IV feels like a culmination of everything he's learned up to this point. His love for the weird and fantastic is on full display, mostly evident in Shasta's and Doc's sex scene. There's a gritty, funny truthfulness he approaches sexuality with that I fell in love with in Boogie Nights, coupled with the structure and simplicity of The Master and There Will Be Blood, with some haziness thrown in so crucial to the era. It's as if he's making a giant cocktail and with each new movie he adds an intoxicating and delicious new ingredient. For the same reason Barry Lyndon is my favorite Kubrick film, IV is my favorite PTA film. It hits the ground running, never waiting for the viewer as others have noted, yet feels highly calculated and measured.

If this is a diversion or even his weakest film, I find that exciting.


Riffing here, but rereading JB's review...diversion: I understand why people don't like this one. This movie is different than his others...

I didn't read the book...or much. I began it. Never finished. But one thing I feel is more immediate here in Inherent Vice than in PT's other movies, maybe mostly due to the inclusion of voice over, is the feeling of the struggle to be in the present, to get out of your own head. Everyone is in their own heads. This is something I felt in his earlier work in general, but not as expanded upon. In Magnolia Rose tells Jimmy to "say it", to express his personal truth [instead of his lies], and Claudia urges Jim Kurring "to say the things that they...that are real or something...", but these are urgings away from inhibition ...about shying away from an internally known and already grasped truth, not necessarily about a loss of language that might constrain conversation and connection.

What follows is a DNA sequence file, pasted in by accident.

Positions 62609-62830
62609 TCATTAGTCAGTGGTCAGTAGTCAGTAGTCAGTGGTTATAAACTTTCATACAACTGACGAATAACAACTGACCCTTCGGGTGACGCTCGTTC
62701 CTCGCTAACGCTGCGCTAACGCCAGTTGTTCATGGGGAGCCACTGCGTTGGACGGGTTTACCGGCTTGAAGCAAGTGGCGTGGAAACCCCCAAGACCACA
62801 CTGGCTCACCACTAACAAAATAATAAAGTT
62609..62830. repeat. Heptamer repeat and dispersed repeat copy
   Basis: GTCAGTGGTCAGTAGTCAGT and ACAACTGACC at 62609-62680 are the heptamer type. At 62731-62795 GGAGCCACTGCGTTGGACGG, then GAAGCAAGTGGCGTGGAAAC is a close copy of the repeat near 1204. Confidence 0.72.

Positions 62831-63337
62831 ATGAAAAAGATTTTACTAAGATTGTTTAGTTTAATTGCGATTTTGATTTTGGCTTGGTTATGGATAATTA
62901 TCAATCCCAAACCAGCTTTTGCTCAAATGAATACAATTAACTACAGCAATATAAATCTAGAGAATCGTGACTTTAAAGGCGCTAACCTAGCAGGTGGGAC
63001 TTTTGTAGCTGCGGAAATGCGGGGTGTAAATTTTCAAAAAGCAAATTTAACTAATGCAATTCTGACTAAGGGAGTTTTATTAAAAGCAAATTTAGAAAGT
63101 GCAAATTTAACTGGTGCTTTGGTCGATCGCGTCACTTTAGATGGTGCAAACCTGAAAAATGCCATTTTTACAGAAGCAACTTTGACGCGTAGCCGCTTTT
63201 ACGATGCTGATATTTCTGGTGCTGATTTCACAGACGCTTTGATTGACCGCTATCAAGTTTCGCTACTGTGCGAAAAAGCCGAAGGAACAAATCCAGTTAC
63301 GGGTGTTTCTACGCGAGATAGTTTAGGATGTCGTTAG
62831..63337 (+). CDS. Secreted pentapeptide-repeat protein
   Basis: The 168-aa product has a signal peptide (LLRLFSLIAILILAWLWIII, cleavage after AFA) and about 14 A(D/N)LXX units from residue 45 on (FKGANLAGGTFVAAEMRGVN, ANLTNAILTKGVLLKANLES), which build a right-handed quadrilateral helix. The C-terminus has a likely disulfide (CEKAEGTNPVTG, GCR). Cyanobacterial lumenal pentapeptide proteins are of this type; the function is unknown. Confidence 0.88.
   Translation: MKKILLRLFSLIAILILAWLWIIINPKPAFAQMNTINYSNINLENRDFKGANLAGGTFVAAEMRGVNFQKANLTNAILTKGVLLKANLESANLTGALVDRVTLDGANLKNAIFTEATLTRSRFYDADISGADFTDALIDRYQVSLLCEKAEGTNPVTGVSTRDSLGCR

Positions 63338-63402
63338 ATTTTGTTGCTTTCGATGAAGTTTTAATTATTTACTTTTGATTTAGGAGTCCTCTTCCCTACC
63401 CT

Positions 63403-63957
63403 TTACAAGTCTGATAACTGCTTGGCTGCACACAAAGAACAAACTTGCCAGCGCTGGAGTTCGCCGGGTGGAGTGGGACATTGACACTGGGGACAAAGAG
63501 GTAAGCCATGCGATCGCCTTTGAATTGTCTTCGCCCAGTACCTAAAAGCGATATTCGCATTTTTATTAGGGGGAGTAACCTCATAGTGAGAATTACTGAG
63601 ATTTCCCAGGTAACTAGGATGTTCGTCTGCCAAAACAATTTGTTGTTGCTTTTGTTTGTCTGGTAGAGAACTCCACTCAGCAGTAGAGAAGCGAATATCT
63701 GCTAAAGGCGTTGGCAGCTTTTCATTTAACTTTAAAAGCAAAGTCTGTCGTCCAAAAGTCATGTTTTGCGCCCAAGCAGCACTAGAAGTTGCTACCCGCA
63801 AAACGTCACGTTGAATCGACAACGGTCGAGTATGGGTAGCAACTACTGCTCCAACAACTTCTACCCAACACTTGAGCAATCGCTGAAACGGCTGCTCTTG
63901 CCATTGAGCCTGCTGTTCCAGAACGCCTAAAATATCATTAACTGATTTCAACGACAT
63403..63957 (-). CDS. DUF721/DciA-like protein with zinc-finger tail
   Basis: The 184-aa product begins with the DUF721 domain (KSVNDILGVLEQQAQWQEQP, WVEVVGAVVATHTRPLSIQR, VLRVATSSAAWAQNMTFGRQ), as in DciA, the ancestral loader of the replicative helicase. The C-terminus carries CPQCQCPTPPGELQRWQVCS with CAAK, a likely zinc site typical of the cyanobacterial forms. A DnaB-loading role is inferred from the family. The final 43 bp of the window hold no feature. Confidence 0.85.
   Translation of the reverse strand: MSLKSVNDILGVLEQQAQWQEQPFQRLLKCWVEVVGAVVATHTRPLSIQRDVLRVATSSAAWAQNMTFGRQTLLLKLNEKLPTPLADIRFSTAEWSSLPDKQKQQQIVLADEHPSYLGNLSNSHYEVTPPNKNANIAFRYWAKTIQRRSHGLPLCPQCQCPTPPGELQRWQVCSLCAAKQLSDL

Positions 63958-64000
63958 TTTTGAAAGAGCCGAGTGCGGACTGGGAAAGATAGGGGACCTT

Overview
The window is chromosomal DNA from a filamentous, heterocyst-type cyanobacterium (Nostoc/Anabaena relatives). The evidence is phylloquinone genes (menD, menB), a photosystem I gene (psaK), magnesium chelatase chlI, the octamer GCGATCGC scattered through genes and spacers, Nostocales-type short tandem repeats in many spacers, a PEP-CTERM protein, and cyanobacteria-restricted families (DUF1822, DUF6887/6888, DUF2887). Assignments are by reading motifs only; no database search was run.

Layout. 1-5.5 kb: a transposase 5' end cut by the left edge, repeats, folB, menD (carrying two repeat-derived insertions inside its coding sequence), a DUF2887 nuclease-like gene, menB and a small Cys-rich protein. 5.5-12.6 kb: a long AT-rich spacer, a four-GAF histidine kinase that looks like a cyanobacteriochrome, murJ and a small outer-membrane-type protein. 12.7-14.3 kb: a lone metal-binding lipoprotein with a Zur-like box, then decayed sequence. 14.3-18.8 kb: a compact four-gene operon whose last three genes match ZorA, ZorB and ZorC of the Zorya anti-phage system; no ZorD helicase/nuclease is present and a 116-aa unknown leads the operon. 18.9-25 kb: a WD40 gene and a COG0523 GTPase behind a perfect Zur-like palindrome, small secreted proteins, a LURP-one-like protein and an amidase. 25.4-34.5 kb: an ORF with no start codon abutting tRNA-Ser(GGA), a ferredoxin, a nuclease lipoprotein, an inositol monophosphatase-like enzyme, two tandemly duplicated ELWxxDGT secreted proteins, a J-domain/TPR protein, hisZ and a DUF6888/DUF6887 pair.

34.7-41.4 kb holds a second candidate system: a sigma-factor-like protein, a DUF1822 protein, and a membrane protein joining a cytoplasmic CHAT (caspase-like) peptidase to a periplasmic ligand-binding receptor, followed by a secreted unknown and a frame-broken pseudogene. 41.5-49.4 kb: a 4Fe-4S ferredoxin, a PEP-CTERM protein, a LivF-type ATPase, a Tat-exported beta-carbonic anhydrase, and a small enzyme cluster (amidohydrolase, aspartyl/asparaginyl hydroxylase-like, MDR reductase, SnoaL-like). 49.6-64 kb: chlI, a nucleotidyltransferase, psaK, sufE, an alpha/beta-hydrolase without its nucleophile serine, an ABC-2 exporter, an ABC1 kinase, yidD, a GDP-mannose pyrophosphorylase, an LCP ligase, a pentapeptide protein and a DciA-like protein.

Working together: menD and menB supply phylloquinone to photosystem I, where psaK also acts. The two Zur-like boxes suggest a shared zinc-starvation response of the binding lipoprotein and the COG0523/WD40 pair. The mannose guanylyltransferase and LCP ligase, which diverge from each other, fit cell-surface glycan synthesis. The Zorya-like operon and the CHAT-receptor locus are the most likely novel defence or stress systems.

After my third viewing of IV the plot started to coalesce - not completely, but the film is definitely more coherent than I had originally thought. To me, this is PT's most internal movie, even more than The Master. It's the perspective of an introvert struggling to be external, knowing that in every situation there's something going on outside of him but having trouble engaging, of everyone having trouble engaging, because the ocean in Doc's mind is constantly calling his attention away from whatever larger plot or interaction might be occurring. Maybe this is my personal reading, but the unknowability of the characters, what JB refers to as a lacking depth, to me is (maybe unintentionally, but if that's the case I think it inadvertently works) a reflection of the impossibility of getting to know anyone's depths of personality to the degree that they exist, because that inner monologue is silent and only visible to us when deliberately acted upon and shared.